"She is truly respected in prominent circles, among presidents and prime ministers and heads of international organizations," he says.

Three-quarters of what Dr. Labelle currently does, including her work with TI, is voluntary. She refuses two-thirds of the invitations she gets to join boards and support organizations, although "I always keep myself open for something I can't say no to."

She has accrued more than a dozen honorary degrees, received a number of medals and awards and is a Companion of the Order of Canada. As Chancellor of the University of Ottawa, a position she has held since 1994, she plays an honorary and advisory role, presiding over official functions and academic matters.

She works long hours at the home in Ottawa she shares with life partner Arthur Kroeger, who was also a long-serving federal deputy minister. "The computer is too close - and the BlackBerry and the telephone," she notes.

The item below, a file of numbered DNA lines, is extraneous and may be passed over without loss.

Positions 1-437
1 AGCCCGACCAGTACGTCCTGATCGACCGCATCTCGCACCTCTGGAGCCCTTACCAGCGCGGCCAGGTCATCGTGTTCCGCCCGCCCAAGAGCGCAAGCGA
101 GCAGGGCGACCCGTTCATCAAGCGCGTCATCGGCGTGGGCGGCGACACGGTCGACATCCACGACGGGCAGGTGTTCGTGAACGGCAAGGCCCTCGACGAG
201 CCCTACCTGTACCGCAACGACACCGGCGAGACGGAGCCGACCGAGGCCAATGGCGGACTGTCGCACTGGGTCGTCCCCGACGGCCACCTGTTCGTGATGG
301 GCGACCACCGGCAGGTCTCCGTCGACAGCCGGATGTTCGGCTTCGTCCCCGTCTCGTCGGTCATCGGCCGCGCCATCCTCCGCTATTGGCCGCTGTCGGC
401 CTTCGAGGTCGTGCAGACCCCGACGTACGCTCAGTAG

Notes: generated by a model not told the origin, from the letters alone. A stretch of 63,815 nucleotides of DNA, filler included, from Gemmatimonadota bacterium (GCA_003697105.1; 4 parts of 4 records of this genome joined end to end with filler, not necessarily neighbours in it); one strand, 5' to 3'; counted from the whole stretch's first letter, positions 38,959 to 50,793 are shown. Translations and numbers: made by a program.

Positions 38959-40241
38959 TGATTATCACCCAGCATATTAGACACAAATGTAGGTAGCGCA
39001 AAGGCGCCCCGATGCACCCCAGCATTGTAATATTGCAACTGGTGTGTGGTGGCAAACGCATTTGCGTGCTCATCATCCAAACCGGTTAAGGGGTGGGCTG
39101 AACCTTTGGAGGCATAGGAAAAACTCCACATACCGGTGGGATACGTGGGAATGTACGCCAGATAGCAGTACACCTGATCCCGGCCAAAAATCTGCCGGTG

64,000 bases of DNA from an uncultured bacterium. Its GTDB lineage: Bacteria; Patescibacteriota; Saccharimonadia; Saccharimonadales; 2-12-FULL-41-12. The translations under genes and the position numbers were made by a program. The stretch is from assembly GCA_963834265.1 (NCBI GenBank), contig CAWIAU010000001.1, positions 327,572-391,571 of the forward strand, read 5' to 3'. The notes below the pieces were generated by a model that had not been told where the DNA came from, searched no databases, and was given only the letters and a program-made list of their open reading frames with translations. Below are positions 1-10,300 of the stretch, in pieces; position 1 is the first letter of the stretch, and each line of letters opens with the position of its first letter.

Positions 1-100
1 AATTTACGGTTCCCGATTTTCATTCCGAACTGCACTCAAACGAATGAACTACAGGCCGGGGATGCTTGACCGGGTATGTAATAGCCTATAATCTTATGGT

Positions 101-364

Other organizations she is involved with include the Council of the International Union for the Conservation of Nature, UN Global Compact, Katimavik, World Bank Institute and Canadian Bureau for International Education. She also provides advisory services to national and international institutions.

Her destinations in the coming weeks include South Africa, Rome, Greece, New York, Australia, New Zealand, Fiji and Davos, Switzerland, where she attends the World Economic Forum.

"I don't see myself ever stopping working, I don't know what I would do," she says. "Life is short, you've got to do as much as you can as long as you can."

She feels she has been able to help women both by example and by ensuring they are considered for jobs equally to men. She advises women to be open to new opportunities and experiences. "Just do your best at what you're doing today, and people will notice."

Special to The Globe and Mail